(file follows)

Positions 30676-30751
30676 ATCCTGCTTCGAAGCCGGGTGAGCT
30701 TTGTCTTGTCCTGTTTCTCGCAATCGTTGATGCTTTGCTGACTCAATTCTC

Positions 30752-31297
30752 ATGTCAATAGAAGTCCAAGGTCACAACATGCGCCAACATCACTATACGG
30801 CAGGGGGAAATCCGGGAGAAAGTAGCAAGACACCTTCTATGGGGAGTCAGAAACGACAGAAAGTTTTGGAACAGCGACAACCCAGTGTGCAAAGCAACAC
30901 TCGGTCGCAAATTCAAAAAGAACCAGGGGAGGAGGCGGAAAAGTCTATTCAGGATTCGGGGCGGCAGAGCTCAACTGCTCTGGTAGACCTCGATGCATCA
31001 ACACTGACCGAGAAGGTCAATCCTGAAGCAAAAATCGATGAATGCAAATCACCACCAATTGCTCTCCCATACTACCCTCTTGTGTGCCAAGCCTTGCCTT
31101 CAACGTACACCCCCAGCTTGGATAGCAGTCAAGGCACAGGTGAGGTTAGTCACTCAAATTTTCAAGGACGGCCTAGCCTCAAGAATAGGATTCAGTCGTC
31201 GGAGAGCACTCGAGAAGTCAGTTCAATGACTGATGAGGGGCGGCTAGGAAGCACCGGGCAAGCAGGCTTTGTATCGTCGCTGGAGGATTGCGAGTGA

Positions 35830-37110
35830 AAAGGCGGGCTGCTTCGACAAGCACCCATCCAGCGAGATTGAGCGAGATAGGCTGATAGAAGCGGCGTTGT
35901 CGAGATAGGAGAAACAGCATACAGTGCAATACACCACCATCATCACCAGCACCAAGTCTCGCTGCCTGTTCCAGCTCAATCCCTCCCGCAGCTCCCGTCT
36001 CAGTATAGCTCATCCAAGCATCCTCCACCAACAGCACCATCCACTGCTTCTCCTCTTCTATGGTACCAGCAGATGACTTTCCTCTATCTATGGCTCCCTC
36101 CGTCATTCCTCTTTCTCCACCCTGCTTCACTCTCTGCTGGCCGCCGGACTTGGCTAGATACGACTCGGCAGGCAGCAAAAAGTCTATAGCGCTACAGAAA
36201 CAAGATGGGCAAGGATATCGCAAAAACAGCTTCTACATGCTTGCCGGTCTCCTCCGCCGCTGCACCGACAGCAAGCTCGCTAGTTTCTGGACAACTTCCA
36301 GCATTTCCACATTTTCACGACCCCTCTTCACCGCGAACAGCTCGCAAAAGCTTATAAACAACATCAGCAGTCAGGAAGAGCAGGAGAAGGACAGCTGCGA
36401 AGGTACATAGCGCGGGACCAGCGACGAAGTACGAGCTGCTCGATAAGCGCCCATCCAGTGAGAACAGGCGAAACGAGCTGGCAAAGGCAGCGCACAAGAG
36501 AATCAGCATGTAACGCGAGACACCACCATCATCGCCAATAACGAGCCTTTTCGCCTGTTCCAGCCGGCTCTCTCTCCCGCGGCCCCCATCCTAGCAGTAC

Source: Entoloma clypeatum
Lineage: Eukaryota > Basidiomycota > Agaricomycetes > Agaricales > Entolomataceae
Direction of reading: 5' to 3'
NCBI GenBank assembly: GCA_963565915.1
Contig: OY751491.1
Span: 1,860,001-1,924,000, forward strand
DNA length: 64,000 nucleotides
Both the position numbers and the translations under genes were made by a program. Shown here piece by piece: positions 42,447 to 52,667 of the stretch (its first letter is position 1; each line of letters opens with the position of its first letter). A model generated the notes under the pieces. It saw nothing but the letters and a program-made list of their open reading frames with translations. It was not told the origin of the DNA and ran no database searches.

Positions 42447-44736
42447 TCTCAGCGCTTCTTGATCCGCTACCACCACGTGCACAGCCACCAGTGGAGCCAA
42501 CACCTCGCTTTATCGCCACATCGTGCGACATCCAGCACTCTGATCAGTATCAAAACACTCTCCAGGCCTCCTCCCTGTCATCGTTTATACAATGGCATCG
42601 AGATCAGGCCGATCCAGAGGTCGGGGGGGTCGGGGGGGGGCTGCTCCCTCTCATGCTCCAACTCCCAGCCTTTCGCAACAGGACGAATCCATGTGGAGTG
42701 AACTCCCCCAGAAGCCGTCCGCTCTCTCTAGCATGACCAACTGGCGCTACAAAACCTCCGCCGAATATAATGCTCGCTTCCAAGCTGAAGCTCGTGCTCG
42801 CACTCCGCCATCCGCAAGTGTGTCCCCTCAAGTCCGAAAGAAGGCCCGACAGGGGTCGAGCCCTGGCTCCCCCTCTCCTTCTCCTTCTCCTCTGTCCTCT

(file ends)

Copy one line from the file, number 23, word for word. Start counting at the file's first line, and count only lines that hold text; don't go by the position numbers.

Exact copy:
NCBI GenBank assembly: GCA_963565915.1